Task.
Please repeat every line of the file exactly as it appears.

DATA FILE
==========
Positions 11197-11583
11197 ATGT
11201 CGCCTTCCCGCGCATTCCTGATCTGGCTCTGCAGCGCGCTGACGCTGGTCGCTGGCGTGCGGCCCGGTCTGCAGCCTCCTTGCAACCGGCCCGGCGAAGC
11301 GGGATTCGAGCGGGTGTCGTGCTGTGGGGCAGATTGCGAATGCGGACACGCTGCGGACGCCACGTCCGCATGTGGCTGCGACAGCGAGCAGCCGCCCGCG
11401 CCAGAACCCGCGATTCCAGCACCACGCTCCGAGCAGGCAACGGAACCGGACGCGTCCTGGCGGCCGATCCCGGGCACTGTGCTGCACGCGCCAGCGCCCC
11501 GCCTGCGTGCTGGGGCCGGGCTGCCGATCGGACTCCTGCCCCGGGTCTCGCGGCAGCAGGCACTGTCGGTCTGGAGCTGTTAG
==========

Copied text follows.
Positions 11197-11583
11197 ATGT
11201 CGCCTTCCCGCGCATTCCTGATCTGGCTCTGCAGCGCGCTGACGCTGGTCGCTGGCGTGCGGCCCGGTCTGCAGCCTCCTTGCAACCGGCCCGGCGAAGC
11301 GGGATTCGAGCGGGTGTCGTGCTGTGGGGCAGATTGCGAATGCGGACACGCTGCGGACGCCACGTCCGCATGTGGCTGCGACAGCGAGCAGCCGCCCGCG
11401 CCAGAACCCGCGATTCCAGCACCACGCTCCGAGCAGGCAACGGAACCGGACGCGTCCTGGCGGCCGATCCCGGGCACTGTGCTGCACGCGCCAGCGCCCC
11501 GCCTGCGTGCTGGGGCCGGGCTGCCGATCGGACTCCTGCCCCGGGTCTCGCGGCAGCAGGCACTGTCGGTCTGGAGCTGTTAG